GPS Cycle and Walking Routes

Welcome to GPS Cycle and Walking Routes

We now have nearly 1000 cycle routes on the site, covering the whole of the UK's National Cycle Network in England, Wales, Scotland and Northern Ireland

There are also over 2000 walking routes including all of the National Trails, most of the UK's long distance trails, easy waterside routes on our Canal Walks, challenging climbs on our Mountain and Hill Walks and exhilirating cliff top trails on the Coastal Walks. You can also see a collection of walks in your area on the Walks Near Me page.

You can use the links below to view a list of cycle and walking routes organised by county. Each route is available for download in a number of different GPS formats with a google map and Ordnance Survey map accompanying each route so you can see where you'll be heading.

Many of the routes follow the National Cycle Network (NCN) routes with the number of the route(s) followed specified in the description.

All the routes come with a fantastic photgraphic aerial view of the route with points of interest and photographs

Cycle Routes in Wales, Scotland and Northern Ireland

WalesScotlandNorthern Ireland

National Parks & AONB Cycle Routes

Park/AONBNo. RoutesPark/AONBNo. Routes
Brecon Beacons12Cotswolds11
Lake District19New Forest8
Peak District24South Downs11

Latest Cycle Routes

Greystoke Forest6 miles (10 km)**
Grantchester Cycle Path2 miles (3 km)*
Water of Leith12 miles (20 km)*
Waterlink Way7 miles (11.5 km)*
London to Cambridge81 miles (130 km)***
Limehouse Cut3 miles (4.5 km)*

Walking Routes in Wales, Scotland and Northern Ireland

WalesScotlandNorthern Ireland

Latest Walking Routes

Cockermouth8 miles (13 km)This circular walk around the market town of Cockermouth makes use of a section of the Allerdale Ramble to take you on a tour of the countryside surrounding the town. There's much to enjoy, with good views of the River Derwent, peaceful woodland trails and some good hill climbs with great views of North Lakeland.
The walk starts in the town and heads north east along the waymarked trail to Watch Hill. It's a moderate climb, with the hill standing at a height of 254m (833ft). From the summit there are splendid views ofSkiddaw,Blencathra, theLord's SeatandGrisedale Pike.You also get a great view of Cockermouth itself and theSolway Coast AONB.
From Watch Hill the route descends to Hill's Wood, skirting the edge of Setmurthy Common where there are lots of good woodland trails. The route then crosses the Derwent and passes the Grade I listed Isel Hall before turning west towards Gill Wood and Redmain where there are wonderful vistas across the Isel Valley and Lake District Fells.
The final section takes you from Redmain to Woodhall Park, passing near Bridekirk as you go. Shortly after you cross the Derwent and return to the town.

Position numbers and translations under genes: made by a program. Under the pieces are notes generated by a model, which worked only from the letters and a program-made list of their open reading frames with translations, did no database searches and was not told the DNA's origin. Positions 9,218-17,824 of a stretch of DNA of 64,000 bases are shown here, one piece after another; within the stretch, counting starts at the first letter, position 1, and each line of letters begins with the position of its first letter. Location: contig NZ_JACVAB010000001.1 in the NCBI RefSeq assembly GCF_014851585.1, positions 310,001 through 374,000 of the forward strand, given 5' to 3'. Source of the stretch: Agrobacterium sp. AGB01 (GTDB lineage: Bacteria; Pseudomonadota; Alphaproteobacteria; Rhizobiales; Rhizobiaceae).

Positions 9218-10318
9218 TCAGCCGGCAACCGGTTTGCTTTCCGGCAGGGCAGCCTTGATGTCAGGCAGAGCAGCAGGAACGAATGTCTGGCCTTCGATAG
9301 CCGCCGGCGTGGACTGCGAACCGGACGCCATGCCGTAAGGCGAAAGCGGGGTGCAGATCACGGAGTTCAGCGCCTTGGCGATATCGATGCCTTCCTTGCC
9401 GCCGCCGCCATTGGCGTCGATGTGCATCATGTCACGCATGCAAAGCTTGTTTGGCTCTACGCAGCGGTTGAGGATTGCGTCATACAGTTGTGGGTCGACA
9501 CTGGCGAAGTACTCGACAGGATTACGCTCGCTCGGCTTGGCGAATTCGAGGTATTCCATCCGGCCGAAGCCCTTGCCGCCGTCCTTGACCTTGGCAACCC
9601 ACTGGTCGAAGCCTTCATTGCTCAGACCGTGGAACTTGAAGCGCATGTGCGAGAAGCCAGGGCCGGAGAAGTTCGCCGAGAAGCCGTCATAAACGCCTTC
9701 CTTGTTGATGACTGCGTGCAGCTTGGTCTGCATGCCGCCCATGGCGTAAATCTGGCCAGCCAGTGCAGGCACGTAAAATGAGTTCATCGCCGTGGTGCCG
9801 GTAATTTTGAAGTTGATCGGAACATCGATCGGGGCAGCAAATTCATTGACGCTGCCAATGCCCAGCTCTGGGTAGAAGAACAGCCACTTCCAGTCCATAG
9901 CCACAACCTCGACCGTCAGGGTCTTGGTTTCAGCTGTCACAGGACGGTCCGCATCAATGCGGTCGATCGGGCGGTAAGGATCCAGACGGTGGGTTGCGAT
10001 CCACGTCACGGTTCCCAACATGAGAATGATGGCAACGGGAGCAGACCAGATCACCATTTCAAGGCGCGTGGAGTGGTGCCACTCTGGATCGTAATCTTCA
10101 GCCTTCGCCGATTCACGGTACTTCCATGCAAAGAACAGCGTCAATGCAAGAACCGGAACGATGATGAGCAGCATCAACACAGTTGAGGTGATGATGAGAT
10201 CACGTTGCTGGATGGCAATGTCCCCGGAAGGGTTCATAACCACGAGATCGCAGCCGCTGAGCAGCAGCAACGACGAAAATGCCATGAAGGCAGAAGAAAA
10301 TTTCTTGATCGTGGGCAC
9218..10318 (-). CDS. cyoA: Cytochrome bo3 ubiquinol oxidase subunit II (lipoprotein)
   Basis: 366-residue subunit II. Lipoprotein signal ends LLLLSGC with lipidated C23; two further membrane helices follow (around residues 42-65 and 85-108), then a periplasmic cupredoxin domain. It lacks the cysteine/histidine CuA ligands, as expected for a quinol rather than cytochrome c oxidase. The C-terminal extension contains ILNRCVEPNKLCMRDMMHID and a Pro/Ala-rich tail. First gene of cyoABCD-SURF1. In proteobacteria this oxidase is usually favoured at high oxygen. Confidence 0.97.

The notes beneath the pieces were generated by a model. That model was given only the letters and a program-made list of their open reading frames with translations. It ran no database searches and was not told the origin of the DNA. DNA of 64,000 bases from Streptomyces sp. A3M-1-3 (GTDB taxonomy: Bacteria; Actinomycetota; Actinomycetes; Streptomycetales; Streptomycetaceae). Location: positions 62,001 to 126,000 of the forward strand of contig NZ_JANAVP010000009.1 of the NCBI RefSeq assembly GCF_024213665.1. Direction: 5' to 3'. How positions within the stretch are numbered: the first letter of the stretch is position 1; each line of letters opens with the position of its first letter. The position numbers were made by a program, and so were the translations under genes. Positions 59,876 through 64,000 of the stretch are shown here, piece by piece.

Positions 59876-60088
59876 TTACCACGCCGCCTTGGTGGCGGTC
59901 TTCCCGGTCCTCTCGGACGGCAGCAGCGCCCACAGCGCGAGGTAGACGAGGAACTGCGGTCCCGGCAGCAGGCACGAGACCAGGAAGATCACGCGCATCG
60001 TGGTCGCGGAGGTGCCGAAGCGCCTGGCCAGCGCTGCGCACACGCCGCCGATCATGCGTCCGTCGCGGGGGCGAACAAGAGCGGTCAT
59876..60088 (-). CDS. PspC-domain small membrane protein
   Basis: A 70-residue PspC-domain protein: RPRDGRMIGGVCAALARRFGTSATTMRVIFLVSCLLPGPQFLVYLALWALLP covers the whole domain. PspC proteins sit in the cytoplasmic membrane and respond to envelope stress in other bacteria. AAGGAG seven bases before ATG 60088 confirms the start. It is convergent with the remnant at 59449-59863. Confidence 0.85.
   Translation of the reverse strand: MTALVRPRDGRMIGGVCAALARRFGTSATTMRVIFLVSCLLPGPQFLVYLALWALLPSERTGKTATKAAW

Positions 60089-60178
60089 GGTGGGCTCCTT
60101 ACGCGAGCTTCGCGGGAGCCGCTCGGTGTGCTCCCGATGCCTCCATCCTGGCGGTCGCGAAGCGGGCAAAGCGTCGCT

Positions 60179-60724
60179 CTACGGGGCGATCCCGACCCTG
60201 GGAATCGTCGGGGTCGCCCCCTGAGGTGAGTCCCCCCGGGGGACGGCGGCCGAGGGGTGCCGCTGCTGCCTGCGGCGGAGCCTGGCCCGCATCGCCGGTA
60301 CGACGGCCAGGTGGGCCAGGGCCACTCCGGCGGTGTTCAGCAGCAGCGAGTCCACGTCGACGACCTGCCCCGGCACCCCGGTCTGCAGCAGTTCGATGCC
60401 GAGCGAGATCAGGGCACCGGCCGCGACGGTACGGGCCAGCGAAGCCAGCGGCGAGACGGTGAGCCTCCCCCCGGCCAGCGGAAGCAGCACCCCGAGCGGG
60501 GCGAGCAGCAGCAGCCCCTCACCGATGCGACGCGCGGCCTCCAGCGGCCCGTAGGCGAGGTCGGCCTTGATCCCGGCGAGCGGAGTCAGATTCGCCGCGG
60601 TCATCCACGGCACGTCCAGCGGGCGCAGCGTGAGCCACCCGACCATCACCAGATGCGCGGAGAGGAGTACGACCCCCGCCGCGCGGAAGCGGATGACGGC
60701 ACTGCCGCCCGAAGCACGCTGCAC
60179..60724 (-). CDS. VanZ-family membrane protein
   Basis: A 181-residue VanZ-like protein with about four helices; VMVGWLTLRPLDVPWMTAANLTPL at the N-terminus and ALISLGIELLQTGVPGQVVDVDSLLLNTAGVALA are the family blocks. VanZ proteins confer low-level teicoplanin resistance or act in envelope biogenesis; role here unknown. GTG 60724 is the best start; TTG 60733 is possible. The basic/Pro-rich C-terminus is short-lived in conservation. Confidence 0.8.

To extend your walking in the town you can pick up a riverside trail heading south along the River Cocker. It will take you to Simonscales Mill and Southwaite Bridge.
At Isel Hall you have the option of continuing east along the Allerdale Ramble to Bassenthwaite Lake.
The town is on the edge of the Lake District so a good base for exploring the Northern lakes. Whinlatter Forest Park is close by and has miles of cycling and walking trails to try. The climb to Skiddaw is another good option.
High Pike6 miles (9.5 km)This walk climbs to High Pike from the village of Caldbeck in the Lake District. The walk follows the Cumbria Way all the way from the village to the summit. As such the route takes place on good waymarked paths.
It's about a 3 mile walk from Caldbeck to High Pike. From the car park in the village head south to Nether Row before climbing past Low Pike to the 658m (2,159ft) summit. Here you will find a trig point and a substantial wind shelter which has been built from the stones of a ruined cottage. There are greatviews of theSolway Firthand theScottish Borderhills to the north.To the south are good views of SkiddawandBlencathra.
To extend your walking in the area try our Caldbeck Walk which visits the waterfalls along the beck before climbing to Brownrigg.
You could also continue south along the Cumbria Way and climb to Skiddaw. Just to the south east is Carrock Fell which is often climbed as part of a circular walk with High Pike.
Also nearby is the expansive Greystoke Forest where you will find miles of mountain bike trails and footpaths.
Caldbeck8 miles (12.5 km)The pretty Cumbrian village of Caldbeck has some nice walking trails to try along the Cald Beck. There's attractive riverside woodland, rushing waterfalls and good climbs to the nearby fells to enjoy.